Являются ли Котельники этномиграционным анклавом? Кейс-стади города-спутника Москвы на предмет этномиграционных характеристик его жителей
This article gives an account of residential patterns in the Moscow satellite city of Kotelniki, with a particular focus on the residential concentration of migrants and possible ethnic enclavization. The article draws on sociological research conducted using a variety of methods: in-depth and expert interviews, observation, and document analysis. It examines the history of Kotelnikiʼs urban development, the migration waves which formed its current population, the residential preferences and patterns of “migrants” and “locals”, and the factors of migrantsʼ residential concentration including its proximity to the “Sadovod” market and low-priced housing in newly built apartment blocks. In conclusion authors assert the need to better conceptualize the term “enclave” for it to be used in empirical studies, and identify areas for further research regarding places with a concentration of migrantʼ residents and, more broadly, migrantʼ residential patterns in Moscow and Russia.
The article considers the folklore reaction to a new uniform of employees of the Russian Post on the background of the folklore portrait of the Russian Post as a whole. Jokes, anecdotes, memes and photo collages, accentuating the unreliability and low delivery of mail, serve as a background for making fun of a new uniform resembling the Gestapo
The article describes the project "The Folklore Map of Moscow", on which the authors work. The goal of the project is to describe the maximum number of spatial objects in Moscow with which folklore texts, beliefs and practices are associated, to analyse the system acording to which these folklore phenomena function, and present them as an online resource
The article tells about the project, whose task is to describe the folklore tradition of Moscow, its spatial distribution, the types of folklore texts and practices existing in the modern metropolis, and their changes
Collection of articles devoted to the study, museification and preservation of the intangible cultural heritage of the city
The article deals with city space, visual outdoor information, commercial advertisement, social advertisement in African countries, and the ways the latter reflects social disorders and conflicts. The main source is a compilation of photos of social advertisement on billboards, taken by the author and her colleagues during anthropological expeditions to Africa. Much attention is given to such problems as violence within family and against women, corruption, AIDS and Ebola pandemics, teenage pregnancy, "sugar daddies", etc. It is clear, that one and the same problem in different cultures is perceived differently and requires different attitudes toward people’s psychology; though social advertisement mirrors societal concern in African countries, quite often this reflection is based on Western point of view and from the perspective of Western moral and cultural values. In this regard the cases of fully local advertisement (sponsored neither by international humanitarian organizations nor by government) are of most interest: this is a private initiative of people wanting to draw attention of their fellow citizens on the most acute problems of social development and using means at their disposal such as billboards.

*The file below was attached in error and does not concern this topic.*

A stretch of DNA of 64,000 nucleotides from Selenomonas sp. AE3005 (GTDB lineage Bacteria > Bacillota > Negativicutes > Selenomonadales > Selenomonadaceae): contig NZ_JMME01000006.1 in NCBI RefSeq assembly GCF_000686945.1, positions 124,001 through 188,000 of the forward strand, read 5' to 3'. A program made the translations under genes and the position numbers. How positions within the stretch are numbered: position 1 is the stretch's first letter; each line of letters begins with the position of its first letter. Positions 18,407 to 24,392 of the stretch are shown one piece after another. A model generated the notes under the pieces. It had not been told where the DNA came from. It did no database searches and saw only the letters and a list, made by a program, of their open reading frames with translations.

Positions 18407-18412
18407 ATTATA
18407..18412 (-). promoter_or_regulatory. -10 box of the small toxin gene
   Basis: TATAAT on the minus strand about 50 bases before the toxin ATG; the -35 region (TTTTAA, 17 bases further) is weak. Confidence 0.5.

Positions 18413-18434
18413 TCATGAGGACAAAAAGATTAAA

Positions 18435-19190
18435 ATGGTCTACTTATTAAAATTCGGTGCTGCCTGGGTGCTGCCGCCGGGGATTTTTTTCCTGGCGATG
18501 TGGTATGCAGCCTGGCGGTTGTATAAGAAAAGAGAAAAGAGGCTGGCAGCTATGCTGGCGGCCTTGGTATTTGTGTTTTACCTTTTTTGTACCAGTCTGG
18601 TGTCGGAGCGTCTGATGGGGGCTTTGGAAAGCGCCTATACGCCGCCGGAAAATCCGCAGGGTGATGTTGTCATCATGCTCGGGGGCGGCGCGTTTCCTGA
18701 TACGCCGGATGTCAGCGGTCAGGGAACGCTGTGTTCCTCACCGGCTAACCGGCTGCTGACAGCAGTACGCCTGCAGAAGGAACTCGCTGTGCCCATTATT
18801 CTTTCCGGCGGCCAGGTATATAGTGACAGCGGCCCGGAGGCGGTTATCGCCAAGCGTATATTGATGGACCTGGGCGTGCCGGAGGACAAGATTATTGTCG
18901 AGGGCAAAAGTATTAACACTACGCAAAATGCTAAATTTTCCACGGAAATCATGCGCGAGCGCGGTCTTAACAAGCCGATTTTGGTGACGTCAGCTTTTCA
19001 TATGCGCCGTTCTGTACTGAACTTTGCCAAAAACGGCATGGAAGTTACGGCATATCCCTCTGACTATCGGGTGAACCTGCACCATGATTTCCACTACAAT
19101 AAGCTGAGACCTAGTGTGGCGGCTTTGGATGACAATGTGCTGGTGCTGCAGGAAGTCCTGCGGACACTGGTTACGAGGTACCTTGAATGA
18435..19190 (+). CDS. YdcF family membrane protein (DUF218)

Several approaches to the concept of fatherhood present in Western sociological tradition are analyzed and compared: biological determinism, social constructivism and biosocial theory. The problematics of fatherhood and men’s parental practices is marginalized in modern Russian social research devoted to family and this fact makes the traditional inequality in family relations, when the father’s role is considered secondary compared to that of mother, even stronger. However, in Western critical men’s studies several stages can be outlined: the development of “sex roles” paradigm (biological determinism), the emergence of the hegemonic masculinity concept, inter-disciplinary stage (biosocial theory). According to the approach of biological determinism, the role of a father is that of the patriarch, he continues the family line and serves as a model for his ascendants. Social constructivism looks into man’s functions in the family from the point of view of masculine pressure and establishing hegemony over a woman and children. Biosocial theory aims to unite the biological determinacy of fatherhood with social, cultural and personal context. It is shown that these approaches are directly connected with the level of the society development, marriage and family perceptions, the level of egality of gender order.